The Anthrax Suspect Was A Complicated Guy

Bruce E. Ivins
Bruce E. Ivins

Bruce E. Ivins, the suspected anthrax killer who committed suicide, was a complex person. Some friends saw him as a good person. Some evidence suggests he was a mad scientist — and a dangerous one at that.  Some are still not convinced he’s the killer. Soon to be a motion picture?

By Anne Hull, Marilyn W. Thompson and Lyndsey Layton
Washington Post Staff Writers
WASHINGTON — Two days before he was found unconscious at home, felled by a lethal dose of Tylenol and valium, microbiologist Bruce E. Ivins logged on to one of the “express computers” on the second floor of the library in downtown Frederick.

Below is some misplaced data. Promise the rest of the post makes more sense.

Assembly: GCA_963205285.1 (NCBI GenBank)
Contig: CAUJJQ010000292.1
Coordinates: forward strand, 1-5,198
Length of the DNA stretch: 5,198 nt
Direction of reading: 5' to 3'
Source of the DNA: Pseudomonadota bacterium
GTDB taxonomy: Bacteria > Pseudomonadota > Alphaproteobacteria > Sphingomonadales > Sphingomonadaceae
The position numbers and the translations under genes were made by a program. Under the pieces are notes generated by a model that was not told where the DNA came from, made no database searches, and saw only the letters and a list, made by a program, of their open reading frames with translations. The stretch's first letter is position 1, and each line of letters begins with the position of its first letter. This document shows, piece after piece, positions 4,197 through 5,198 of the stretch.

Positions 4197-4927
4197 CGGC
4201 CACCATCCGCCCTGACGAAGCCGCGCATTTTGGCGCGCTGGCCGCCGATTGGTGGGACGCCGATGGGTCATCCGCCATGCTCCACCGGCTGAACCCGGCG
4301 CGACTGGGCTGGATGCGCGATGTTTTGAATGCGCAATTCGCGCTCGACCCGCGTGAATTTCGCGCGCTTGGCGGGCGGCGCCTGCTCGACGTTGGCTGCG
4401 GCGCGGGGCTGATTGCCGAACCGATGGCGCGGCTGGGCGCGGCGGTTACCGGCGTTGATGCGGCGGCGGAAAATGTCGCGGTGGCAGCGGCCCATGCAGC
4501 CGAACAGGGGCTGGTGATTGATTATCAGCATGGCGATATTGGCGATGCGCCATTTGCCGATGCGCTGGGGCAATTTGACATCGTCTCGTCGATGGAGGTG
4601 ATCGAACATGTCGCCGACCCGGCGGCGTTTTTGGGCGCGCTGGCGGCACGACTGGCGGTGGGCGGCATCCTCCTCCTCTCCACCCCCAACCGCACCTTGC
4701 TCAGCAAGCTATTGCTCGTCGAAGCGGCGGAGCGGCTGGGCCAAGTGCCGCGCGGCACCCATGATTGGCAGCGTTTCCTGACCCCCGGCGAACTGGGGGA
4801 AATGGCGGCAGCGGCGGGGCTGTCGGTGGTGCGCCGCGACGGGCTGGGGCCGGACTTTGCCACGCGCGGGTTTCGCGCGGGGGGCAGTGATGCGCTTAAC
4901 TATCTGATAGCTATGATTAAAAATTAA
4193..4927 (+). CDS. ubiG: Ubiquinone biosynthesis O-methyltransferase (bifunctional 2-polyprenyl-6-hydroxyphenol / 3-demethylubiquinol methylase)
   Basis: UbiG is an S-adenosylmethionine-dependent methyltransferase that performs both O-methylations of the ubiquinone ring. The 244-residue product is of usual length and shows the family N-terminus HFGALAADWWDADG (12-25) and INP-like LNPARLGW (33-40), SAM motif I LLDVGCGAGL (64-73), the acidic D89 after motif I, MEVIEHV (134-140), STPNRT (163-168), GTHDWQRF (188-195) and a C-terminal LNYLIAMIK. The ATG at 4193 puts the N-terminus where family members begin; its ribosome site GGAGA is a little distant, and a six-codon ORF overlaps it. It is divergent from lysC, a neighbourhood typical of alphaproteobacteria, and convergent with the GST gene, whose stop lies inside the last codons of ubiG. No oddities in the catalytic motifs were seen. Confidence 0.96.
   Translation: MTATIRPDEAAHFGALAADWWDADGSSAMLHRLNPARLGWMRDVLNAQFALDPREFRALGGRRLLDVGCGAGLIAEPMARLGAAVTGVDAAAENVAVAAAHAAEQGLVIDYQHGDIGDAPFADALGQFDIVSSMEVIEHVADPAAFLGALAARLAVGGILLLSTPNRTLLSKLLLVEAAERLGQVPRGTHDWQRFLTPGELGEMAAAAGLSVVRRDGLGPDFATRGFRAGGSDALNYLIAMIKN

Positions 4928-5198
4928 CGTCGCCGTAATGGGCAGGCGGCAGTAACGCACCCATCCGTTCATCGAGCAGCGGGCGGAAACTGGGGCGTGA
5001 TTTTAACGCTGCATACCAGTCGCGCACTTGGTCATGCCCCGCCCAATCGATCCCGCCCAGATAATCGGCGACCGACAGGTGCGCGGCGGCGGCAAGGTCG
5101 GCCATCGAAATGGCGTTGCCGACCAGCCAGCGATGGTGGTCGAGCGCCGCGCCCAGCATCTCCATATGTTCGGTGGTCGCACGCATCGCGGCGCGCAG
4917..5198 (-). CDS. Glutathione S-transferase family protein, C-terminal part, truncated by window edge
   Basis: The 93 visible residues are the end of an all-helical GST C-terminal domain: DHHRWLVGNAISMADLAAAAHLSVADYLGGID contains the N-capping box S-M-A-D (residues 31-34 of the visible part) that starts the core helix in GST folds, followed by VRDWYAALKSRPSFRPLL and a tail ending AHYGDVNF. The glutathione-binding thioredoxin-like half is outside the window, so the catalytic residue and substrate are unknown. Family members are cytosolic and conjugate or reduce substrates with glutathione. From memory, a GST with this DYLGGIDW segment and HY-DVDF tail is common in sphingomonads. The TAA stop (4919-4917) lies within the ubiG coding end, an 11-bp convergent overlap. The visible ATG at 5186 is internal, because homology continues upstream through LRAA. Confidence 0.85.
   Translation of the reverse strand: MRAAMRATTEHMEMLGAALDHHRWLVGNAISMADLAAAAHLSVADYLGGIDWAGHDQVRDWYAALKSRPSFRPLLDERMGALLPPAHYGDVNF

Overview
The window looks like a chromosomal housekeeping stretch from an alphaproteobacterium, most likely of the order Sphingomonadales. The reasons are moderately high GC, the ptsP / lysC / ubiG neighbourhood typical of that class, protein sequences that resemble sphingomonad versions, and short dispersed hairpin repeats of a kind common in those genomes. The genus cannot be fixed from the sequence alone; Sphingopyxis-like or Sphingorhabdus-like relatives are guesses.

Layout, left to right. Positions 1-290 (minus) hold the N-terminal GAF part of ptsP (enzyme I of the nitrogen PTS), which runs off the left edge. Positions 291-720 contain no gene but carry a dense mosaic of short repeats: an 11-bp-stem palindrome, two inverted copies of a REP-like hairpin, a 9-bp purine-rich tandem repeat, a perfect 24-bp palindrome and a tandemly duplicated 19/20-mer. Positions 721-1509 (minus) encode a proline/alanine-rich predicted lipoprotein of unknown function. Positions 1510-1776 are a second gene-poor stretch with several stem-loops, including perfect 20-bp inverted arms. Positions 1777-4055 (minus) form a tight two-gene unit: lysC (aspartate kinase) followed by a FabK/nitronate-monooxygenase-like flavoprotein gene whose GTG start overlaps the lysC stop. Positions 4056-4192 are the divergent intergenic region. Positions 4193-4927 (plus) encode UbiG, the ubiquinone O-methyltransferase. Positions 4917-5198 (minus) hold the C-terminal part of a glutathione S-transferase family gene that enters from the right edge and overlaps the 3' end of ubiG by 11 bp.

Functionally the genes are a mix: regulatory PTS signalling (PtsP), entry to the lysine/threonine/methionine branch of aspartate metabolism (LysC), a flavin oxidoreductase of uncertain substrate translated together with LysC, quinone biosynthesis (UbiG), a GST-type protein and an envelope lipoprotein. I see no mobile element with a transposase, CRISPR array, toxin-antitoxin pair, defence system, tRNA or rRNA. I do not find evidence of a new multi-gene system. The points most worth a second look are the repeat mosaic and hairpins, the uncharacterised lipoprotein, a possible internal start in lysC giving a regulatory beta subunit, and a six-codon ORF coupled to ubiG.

He typed in the name of a Web site devoted to the anthrax-mailings investigation, a perplexing, unsolved case that had dragged on for seven years. At 7:13 p.m., the computer connected to a page that included comments from FBI Director Robert S. Mueller III, who was confident that the case soon would be solved. “I tell you, we’ve made great progress in the investigation,” he said.
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